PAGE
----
AP Photo/Evan Vucci Supporters of Donald Trump wait for his arrival to a rally at the University of North Carolina Wilmington. A merican interregnums are often peculiar times, but none has ever been more peculiar than this one. As autumn subsides into winter, much of the country lies in the grip of a paralyzing chill. Democracy is under threat as never before. Each day brings a fresh report of a high-level nomination by the president-elect, and each new nomination strengthens the impression that Mr. Trump is determined to create a kakistocracy , a government of the worst. Trump has yet to be sworn in, yet a train of fawning nominees, CEOs, and financiers are vying for the boss’s ear and eye as though auditioning for The Apprentice . And the boss himself seems unable to tell the difference between the low-brow entertainment he used to peddle and the high-stakes arena in which he is now competing. Upon being elected president of the United States, an ordinary mortal might declare...

Will Marine Le Pen Become France’s Next President?

Next spring’s French presidential contest is shaping up as a battle between the right and the far right. Will a majority coalesce around the right-wing candidate to keep the far right out of power as in 2002? Will a viable challenger emerge on the left? Don’t bet on it. The world has changed, and so has the Front National.

AP Photo/Christophe Ena
AP Photo/Christophe Ena French far-right leader Marine le Pen makes a statement on the presidential election in the United States on November 9, 2016, in Nanterre, outside Paris. Y esterday, François Fillon won the primary of the French Republican Party (Les Républicains, known as LR). As I predicted last week, Fillon handily eliminated his lone remaining rival, Alain Juppé, by a margin of 2-1. How does this stunning victory affect the handicapping of next spring’s presidential election? The short—and perhaps surprising—answer is that it makes the election of the Front National’s Marine Le Pen more likely. I will explain why in a moment. But first a word about Fillon. He served as France’s prime minister throughout all five years of Nicolas Sarkozy’s presidency. The two men could hardly be more different in style. Brash, flashy, and in-your-face, Sarkozy wears a watch worth tens of thousands of dollars, a gift from his supermodel wife (the third of a trio). He cusses out hecklers and...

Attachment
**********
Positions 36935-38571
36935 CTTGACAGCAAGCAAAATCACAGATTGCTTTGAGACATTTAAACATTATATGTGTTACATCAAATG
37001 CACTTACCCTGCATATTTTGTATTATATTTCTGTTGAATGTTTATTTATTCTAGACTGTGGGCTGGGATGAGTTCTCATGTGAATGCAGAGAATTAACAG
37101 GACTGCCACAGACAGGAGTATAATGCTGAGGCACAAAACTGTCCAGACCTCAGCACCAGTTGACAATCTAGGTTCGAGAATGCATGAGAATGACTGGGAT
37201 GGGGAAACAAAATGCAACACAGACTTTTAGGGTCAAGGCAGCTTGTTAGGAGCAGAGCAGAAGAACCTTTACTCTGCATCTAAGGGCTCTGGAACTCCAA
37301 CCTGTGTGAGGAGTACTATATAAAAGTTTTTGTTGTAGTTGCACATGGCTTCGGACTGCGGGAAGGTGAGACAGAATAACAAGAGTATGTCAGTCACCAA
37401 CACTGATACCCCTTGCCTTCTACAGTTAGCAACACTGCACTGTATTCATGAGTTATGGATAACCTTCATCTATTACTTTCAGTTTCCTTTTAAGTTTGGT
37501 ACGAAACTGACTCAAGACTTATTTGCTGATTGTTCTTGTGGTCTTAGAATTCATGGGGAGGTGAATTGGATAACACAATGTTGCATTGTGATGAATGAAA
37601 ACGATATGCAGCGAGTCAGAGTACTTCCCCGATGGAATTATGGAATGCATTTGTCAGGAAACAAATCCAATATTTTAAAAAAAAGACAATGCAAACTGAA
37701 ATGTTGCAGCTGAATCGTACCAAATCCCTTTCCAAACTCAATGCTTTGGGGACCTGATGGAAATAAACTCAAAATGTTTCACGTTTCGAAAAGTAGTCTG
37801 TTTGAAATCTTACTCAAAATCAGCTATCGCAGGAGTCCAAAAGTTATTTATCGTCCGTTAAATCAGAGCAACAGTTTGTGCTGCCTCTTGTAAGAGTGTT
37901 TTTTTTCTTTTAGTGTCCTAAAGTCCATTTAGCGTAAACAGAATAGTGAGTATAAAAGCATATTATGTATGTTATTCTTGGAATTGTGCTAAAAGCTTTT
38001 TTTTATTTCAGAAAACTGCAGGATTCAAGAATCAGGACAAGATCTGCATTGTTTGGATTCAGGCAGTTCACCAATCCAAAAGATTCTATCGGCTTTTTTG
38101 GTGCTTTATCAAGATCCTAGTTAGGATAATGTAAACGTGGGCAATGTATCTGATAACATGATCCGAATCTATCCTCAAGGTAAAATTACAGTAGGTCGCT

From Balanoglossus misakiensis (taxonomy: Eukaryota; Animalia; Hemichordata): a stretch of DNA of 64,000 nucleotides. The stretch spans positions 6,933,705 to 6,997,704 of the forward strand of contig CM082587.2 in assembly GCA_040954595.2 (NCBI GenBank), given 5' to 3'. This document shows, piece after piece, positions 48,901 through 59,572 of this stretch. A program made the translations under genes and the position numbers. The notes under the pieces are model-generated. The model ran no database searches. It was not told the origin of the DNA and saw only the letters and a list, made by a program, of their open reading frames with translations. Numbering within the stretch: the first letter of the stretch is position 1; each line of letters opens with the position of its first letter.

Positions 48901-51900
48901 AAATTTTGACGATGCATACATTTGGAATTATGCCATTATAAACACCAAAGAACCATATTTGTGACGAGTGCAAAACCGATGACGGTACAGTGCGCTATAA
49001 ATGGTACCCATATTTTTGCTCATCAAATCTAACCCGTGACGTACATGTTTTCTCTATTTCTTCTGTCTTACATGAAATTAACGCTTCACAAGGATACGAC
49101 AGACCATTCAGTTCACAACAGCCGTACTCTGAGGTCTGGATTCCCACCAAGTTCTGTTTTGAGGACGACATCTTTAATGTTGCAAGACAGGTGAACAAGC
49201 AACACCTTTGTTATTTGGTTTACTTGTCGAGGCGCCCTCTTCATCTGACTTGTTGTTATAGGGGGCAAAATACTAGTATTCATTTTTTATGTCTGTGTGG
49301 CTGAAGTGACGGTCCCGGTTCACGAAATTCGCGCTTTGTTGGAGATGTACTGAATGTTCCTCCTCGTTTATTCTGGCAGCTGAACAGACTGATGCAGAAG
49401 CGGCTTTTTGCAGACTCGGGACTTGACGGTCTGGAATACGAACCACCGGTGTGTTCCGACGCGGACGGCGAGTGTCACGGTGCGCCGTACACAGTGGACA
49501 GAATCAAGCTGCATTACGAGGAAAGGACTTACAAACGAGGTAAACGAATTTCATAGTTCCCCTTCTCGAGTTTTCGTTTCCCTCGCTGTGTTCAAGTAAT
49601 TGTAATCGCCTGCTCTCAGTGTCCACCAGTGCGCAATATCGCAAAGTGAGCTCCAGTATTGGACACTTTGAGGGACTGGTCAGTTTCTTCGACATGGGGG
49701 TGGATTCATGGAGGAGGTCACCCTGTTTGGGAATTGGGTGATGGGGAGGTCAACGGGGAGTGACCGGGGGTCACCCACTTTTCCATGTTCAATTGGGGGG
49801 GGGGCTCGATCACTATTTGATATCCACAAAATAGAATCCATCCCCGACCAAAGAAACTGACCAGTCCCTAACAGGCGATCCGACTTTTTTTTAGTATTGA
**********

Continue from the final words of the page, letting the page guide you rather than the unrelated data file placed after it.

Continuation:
In France, Another Stunning Election Upset

Former Prime Minister François Fillon crushes the opposition in the first round of the primary for the presidential nomination of the center-right Republican primary. The winner of the runoff could well become France’s next president—if he can beat Marine Le Pen.

Bernard BISSON/JDD/SIPA/1505311317 (Sipa via AP Images)
Bernard BISSON/JDD/SIPA/1505311317 (Sipa via AP Images) Former Prime Minister François Fillon. A fter the major earthquake of Brexit, 6.5 on the Richter scale, and the megaquake of Trump, at least 7.5, the results of yesterday’s “primary of the right and center” in France have to count as a minor aftershock. Yet even this small tremor is potentially an ominous sign that the tectonic plates of politics in the major Western democracies are still shifting about unpredictably, with major changes in the landscape still to come. What happened yesterday is this: François Fillon, who served as prime minister under Nicolas Sarkozy from 2007 to 2012, defeated his former boss along with five other candidates in the first round of the primary to choose the candidate of the center-right Republican party. The upset was stunning, because for most of the campaign, polls had shown Fillon running fourth in the field behind favorite Alain Juppé, also a former prime minister (under Jacques Chirac),...